The fact is that babies are designed to be largely immune to parenting styles. They will grow and develop regardless of what a parent does, as long as a parent is there and responsive at least half of the time. The proof of this lies in the history of parenting norms and the enormous diversity of cultural parenting practices around the globe. So why are Massachusetts parents so stuck on the idea that good parenting is so essential for raising healthy babies?
The approach of Massachusetts parents and family law professionals to creatingcustody schedules for infants has evolved considerably over the past few decades. As research into early childhood development and the effect of divorce on children has advanced, the complexity and detail put into developing infant visitation schedules have also bloomed.
For Massachusetts co-parents, deciding on a parenting schedule is one of the most significant measures to take soon after a divorce or separation. More than just overnights, parents must consider many aspects of their kids' schedules like school events, medical appointments, meal times, extracurriculars, holidays, bedtimes, and more.
On the issues of how to care for your children during a Massachusetts divorce, conscious parents should be deciding together with only one goal in mind: the very best interest of their children. Unfortunately, too many parents approach this issue as adversaries. When child custody becomes a battle, everyone loses.
A Massachusetts divorce is not an everyday occurrence for most individuals. Because of this, most of our clients come to us seeking help in a divorce with certain ideas and preconceived notions as to what they expect their divorce to look like. Whether they get these ideas and notions from television, magazines, or even from friends and family members who have experienced their own Massachusetts divorce, there are certain myths which are quite common about the divorce process.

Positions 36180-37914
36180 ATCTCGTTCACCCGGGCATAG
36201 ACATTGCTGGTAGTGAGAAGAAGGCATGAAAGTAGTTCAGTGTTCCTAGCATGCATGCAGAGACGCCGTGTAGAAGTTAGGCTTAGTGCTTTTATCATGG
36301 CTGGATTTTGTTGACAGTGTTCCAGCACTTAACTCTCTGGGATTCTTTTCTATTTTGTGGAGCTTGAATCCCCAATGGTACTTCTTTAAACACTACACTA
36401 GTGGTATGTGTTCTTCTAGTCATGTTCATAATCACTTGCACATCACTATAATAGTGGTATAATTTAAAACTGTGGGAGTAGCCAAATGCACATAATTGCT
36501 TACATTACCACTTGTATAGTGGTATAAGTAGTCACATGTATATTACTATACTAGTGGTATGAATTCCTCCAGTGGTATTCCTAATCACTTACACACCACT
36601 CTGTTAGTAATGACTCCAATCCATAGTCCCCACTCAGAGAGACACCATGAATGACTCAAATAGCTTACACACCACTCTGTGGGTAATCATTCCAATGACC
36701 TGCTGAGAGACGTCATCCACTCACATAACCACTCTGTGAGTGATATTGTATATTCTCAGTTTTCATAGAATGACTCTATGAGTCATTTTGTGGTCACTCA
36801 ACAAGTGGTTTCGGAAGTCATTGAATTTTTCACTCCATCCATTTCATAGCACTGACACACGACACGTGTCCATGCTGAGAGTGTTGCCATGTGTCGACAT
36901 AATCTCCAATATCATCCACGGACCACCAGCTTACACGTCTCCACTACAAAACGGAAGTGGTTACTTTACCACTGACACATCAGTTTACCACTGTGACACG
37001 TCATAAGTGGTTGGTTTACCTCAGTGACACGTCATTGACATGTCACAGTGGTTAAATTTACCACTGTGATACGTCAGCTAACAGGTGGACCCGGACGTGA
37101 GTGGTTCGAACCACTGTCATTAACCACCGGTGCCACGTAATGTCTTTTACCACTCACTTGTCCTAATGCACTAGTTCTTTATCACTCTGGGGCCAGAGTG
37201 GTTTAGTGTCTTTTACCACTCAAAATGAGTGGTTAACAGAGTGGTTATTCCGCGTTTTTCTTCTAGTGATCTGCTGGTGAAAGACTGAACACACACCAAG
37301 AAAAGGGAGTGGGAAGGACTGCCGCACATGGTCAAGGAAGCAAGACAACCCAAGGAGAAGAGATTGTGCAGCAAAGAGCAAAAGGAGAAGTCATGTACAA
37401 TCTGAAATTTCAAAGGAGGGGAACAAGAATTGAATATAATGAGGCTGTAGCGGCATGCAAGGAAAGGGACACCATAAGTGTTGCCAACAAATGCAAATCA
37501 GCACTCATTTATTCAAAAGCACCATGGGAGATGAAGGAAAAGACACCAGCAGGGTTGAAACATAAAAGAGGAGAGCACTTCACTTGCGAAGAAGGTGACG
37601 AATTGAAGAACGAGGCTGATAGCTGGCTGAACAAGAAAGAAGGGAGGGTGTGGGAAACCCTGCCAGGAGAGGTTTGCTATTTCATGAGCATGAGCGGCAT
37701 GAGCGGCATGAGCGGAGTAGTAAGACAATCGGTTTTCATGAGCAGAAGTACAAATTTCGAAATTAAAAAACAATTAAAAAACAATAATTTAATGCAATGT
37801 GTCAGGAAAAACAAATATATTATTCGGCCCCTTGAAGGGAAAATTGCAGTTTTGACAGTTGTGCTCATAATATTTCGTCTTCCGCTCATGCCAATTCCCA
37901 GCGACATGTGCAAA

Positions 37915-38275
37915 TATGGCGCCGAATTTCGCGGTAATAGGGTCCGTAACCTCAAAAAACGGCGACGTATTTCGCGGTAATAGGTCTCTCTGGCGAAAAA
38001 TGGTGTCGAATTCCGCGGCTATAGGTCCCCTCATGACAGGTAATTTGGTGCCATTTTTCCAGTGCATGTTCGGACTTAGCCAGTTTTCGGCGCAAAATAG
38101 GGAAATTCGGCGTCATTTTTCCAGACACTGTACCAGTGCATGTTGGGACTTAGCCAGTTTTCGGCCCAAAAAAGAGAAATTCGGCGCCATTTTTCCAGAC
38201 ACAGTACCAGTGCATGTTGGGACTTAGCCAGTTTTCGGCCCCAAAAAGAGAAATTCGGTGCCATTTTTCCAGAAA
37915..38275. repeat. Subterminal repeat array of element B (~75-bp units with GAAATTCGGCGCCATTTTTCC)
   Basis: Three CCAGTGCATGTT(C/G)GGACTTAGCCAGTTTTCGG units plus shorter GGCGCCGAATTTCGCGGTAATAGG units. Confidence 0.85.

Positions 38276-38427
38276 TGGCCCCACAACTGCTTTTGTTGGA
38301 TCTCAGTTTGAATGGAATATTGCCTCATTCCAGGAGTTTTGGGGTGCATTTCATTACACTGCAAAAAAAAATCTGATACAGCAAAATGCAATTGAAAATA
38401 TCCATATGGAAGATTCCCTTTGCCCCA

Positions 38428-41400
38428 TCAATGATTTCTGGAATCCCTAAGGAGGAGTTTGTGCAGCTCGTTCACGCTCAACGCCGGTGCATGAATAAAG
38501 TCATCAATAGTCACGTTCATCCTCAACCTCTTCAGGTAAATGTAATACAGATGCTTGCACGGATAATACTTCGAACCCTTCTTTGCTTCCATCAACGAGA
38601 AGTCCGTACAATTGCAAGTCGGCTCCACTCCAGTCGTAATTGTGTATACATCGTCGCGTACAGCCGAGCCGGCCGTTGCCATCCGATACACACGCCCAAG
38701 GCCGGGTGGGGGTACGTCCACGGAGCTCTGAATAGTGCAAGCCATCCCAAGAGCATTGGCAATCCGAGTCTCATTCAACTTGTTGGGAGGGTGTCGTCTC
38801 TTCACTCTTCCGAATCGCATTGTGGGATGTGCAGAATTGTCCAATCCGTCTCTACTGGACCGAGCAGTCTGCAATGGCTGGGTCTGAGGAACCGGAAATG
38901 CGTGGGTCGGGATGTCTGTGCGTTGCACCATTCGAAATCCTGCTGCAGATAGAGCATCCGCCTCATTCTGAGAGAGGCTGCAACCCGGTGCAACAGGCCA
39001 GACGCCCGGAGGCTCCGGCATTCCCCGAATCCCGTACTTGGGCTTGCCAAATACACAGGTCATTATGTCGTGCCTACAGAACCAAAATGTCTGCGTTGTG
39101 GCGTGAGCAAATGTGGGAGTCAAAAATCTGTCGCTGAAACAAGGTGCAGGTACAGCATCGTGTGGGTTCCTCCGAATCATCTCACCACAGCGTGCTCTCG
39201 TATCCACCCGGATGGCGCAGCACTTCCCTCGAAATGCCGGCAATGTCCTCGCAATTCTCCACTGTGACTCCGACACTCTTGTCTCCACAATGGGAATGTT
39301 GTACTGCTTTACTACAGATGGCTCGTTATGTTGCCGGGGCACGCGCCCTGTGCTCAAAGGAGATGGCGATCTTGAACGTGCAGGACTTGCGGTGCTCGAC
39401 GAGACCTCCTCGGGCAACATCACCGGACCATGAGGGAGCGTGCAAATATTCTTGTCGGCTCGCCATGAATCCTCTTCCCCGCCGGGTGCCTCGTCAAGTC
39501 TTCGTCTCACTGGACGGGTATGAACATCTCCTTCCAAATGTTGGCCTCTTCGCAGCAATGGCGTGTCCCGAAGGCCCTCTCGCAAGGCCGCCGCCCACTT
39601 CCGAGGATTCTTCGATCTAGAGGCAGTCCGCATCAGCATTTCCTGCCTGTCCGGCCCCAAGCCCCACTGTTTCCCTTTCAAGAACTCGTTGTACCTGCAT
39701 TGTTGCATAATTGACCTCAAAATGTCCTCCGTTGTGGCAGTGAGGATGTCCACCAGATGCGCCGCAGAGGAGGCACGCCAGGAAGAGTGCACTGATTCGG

Parental Alienation is when one or both Massachusetts divorcing parents attempts to negatively influence their children about the other parent is one of the most terrible outcomes of a divorce gone bad. It's a difficult and complex subject, but the outcome is always the same. Children who are emotionally scarred. When you mix two egos with dramatically differing perspectives, you're bound to get an entanglement of emotions compounded by allegations, defensiveness and self-righteousness. Unfortunately, no one wins when parental alienation runs its course during and after a divorce. But it's the children in particular who lose in a big way. Many of them are affected for life. Behind parental alienation are parents who feel totally justified in hating, resenting or otherwise distancing themselves from their former spouse. They fail to take into account how this might psychologically play out in an innocent child who naturally loves both parents. Backed by the strength of their convictions, these parents feel validated in negatively influencing their children's attitude toward the other parent. Whether its overt put-downs, disparaging comments or more subtle nuances of disdain, they make it clear that they do not like, respect or trust the other parent. The message to the children creates confusion mixed with anxiety, insecurity, guilt and fear. What's a child to do when one of their parents says the other parent, who is genetically a part of them, is bad, wrong, hateful, or not worthy of their love? How should a child handle the burden of learning "truths" about their other parent that only an adult can comprehend? Who can a child turn to when Mom is putting down Dad (or vice versa) and they're feeling angry, frightened or resentful? Parents need to think before they act. They need to look ahead to the consequences before they share secrets that no child should have to know before they take the innocence of childhood from children who are totally powerless to fix their parents' adult problems.
Scientists have demonstrated for decades that Massachusetts parents words exert tremendous power over a child's developing mind. What a parent says to their kid has very real consequences and there are words that seem to have overwhelmingly negative consequences. None of this has to do with culture or background or "grit"; this has to do with the practical ramifications of the actions taken by adults. So, yes, there are words that should be removed from the vocabulary of adults, not in the interest of furthering a cultural or political agenda, but in the interest of helping kids become happy adults.
A unifying theme of motherhood is guilt. Massachusetts mothers all feel it, react to it, and sometimes perpetuate it. No matter what choices are made about childcare, staying at home, working part-time, or pursuing a full-time career, mothers aren't immune to the nagging feeling that we could do better by our Massachusetts kids. Of course, mom guilt can be a good thing if it serves as a gentle reminder that our actions toward our children matter. Guilt, can be described as a healthy conscience and can be useful if it inspires more productive involvement or a sincere apology, or if it helps us bite our tongue.